Why was the small Belgian town of Bastogne a stick in the wheels for the Germans in December of 1944? The town was the last obstacle in their way before bridges across the Meuse river and success of the Ardennes offensive, codenamed "Watch on the Rhine".
The Fuhrer's Ardennes Adventure
Hitler, who envisioned this operation, expected success to change the course of the war. He was not wrong: defeat of 25-30 Allied divisions pushing to Germany would stabilize the Western Front for a long time, allowing Germany to move significant forces east, against the Red Army. The biggest problem was that this plan was a gamble from the beginning. There was no other way: the state of Germany in 1944 left few reliable problem solving options.
The goal of this offensive was an assault on the Allies' supply lines, followed by a breakthrough to the Netherlands, to Antwerp. Two main German tank groups were key instruments in achieving this: the 6th SS Tank Army commanded by Sepp Dietrich and 5th Tank Army commanded by Hasso von Manteuffel. Army generals weren't too keen on being neighours with the SS, but Hitler insisted. He assumed that competition between the Wehrmacht and the SS would be key to success, but in reality poor coordination between the two groups played a more negative role.
On paper, the participants in "Watch on the Rhine" looked menacing indeed, but these numbers lost meaning by late 1944. For example, the 5th Tank Army had 56 PzIV vehicles, 72 Panthers, and 59 SPGs, with 19 Jagdpanzer IVs and 19 StuGs in reserve. To say the least, there were few tanks, and even these had problems with fuel supplies. This was going to be remedied by capturing Allied supplies.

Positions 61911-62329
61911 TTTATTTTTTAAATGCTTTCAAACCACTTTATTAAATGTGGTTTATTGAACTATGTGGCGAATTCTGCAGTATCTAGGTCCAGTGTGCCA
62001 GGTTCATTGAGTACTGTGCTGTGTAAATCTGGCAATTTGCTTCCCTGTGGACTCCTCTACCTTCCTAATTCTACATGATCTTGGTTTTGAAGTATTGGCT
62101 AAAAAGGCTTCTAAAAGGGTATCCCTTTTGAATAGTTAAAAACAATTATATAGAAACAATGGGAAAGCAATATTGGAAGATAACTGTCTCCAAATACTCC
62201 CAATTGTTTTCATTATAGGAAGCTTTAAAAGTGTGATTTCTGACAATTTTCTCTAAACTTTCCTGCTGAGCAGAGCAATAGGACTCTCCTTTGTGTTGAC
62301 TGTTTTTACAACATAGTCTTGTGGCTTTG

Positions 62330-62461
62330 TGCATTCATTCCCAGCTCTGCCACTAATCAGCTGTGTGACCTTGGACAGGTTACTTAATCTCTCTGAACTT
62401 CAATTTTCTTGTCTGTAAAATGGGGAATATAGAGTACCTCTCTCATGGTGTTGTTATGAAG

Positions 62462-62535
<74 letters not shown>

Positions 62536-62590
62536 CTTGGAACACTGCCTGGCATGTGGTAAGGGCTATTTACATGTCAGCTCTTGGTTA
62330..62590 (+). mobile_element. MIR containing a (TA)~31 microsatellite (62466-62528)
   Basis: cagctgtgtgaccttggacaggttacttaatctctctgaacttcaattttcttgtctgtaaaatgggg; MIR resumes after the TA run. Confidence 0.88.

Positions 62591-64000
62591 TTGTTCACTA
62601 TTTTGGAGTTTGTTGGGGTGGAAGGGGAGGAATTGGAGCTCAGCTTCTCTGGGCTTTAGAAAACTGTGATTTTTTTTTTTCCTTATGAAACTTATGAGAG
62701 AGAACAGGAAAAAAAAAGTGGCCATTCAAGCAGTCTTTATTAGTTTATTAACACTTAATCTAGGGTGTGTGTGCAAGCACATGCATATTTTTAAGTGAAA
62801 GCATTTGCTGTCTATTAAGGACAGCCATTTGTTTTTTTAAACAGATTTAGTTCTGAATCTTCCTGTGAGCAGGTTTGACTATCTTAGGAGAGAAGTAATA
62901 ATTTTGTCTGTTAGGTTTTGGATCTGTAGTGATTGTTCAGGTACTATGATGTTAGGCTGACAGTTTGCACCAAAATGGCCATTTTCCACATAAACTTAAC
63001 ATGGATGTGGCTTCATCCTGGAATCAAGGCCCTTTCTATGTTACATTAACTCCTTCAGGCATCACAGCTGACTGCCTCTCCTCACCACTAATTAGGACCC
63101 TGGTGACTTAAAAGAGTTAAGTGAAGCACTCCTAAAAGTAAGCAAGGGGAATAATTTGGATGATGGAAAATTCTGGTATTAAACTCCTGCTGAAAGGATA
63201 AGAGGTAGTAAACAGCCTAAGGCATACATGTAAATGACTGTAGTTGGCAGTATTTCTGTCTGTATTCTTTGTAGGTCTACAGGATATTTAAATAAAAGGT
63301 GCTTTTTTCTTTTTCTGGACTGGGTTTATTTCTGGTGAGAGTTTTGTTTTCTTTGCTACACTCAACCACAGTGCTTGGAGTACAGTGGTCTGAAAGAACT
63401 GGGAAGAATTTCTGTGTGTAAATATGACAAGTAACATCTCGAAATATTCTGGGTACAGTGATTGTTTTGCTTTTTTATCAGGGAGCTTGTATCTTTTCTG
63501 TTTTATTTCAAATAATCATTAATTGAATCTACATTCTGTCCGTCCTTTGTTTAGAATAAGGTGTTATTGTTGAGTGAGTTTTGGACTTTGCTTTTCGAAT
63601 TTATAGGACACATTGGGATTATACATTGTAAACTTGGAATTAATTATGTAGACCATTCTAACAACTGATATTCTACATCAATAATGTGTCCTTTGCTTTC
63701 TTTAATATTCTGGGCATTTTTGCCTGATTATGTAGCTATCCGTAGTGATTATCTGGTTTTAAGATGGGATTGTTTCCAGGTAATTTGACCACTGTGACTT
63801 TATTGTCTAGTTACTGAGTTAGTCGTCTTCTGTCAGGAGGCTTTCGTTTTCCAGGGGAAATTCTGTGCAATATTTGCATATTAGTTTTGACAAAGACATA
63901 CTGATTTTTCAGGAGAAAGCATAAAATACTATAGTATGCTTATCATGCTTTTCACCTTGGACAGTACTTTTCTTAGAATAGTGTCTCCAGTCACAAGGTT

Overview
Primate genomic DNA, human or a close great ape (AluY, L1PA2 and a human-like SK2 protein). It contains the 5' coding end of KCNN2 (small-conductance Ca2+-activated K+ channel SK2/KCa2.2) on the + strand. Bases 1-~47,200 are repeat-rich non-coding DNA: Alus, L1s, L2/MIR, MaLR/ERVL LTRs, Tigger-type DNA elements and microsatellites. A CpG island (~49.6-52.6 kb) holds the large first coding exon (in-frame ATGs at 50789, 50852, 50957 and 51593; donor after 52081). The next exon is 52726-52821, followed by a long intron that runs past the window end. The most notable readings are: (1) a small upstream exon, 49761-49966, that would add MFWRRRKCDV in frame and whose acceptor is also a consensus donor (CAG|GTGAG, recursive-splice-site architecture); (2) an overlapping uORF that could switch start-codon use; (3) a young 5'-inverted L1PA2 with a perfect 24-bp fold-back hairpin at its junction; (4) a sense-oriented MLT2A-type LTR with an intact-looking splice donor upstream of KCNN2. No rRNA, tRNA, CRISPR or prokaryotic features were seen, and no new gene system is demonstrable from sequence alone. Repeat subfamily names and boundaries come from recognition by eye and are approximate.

Hitler almost left luck to fight Allied air superiority, relying on expectations of bad weather and short days. In optimal these conditions, airplanes would be stuck on their airstrips until it was too late.
German generals knew that luck alone can't win battles, but Hitler was demanding, and insubordination wouldn't end well.
A City in the Way
At first, things were going well for the Germans. Allied commanders repeated the mistake of 1940, considering the Ardennes to be impassable for large tank forces, especially in the winter. The front line here was held by only a few infantry divisions with almost no chances of stopping a tank attack. The Wehrmacht had better luck here than the SS: while the 6th army was stuck in battle, the 5th was confidently moving forward. However, Manteuffel didn't know what awaited him, same as the citizens of Bastogne, who didn't know that their city was about to become a turning point in the war.